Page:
SAN DIEGO, CA – Preventive use of blood thinners, or anticoagulants, in people receiving outpatient treatment for cancer could prevent the development of blood clots and improve their quality of life, according to a study led by Margaret Ragni, M.D., Ph.D., professor of medicine within the division of hematology/oncology at the University of Pittsburgh School of Medicine. The results will be presented at the 53rd annual meeting of the American Society of Hematology (ASH) on Saturday, Dec. 9.
“Blood clots are a major cause of cancer patient deaths, but the current standard of care is to use anticoagulants in cancer patients only when they are hospitalized, undergo surgery or develop a clot,” said Dr. Ragni. “We wanted to find out whether giving anticoagulants preventively would stop clots from forming and improve health outcomes and quality of life. We found not only could this approach improve patient outcomes, it also appears to be cost-effective.”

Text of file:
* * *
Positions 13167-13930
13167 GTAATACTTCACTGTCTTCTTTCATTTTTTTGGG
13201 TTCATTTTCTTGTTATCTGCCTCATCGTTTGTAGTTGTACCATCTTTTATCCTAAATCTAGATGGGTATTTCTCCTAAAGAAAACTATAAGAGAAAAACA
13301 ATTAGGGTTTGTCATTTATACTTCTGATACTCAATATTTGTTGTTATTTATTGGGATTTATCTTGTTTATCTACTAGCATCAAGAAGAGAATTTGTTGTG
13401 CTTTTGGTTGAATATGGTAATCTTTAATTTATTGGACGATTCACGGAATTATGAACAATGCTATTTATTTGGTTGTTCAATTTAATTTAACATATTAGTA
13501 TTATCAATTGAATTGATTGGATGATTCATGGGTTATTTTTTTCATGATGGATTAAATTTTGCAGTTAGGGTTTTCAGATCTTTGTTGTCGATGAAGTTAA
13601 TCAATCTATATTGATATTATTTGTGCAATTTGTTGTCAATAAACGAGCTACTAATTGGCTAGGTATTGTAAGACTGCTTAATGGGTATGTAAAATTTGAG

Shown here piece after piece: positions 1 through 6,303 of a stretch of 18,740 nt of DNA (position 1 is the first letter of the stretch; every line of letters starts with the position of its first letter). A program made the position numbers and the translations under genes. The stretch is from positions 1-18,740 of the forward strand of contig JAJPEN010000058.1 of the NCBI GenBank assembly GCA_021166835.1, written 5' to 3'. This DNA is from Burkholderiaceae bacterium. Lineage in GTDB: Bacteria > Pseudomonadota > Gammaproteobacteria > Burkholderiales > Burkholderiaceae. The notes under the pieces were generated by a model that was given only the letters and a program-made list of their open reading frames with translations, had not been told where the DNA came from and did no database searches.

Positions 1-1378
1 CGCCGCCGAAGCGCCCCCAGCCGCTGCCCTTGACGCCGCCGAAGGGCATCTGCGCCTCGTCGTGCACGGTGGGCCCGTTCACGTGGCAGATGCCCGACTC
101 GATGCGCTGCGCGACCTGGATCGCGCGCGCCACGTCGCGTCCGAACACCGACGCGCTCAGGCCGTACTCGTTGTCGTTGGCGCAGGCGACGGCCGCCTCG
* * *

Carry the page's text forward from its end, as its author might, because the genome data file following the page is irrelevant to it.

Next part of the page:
Dr. Ragni and her team constructed a Markov model, which provides preliminary analyses to determine if the research intervention warrants an actual clinical trial. The model used data from published studies to evaluate the cost and effectiveness of preventive anticoagulant use in cancer patients with no history of blood clots as they moved through various clinical states. For this model, the clinical states evaluated were bleeding, new clots, cancer recurrence and death.
“Because a significant percentage of cancer patients suffer from blood clots, it makes sense to examine whether or not preventive anticoagulation could work. When you take into consideration all of the benefits, balanced with the cost of the drug, this approach could be practice-changing,” said Dr. Ragni.
Dr. Ragni hopes this work will lead to clinical trials in the near future.
The study was sponsored by the Hemophilia Center of Western Pennsylvania, where Dr. Ragni is medical director.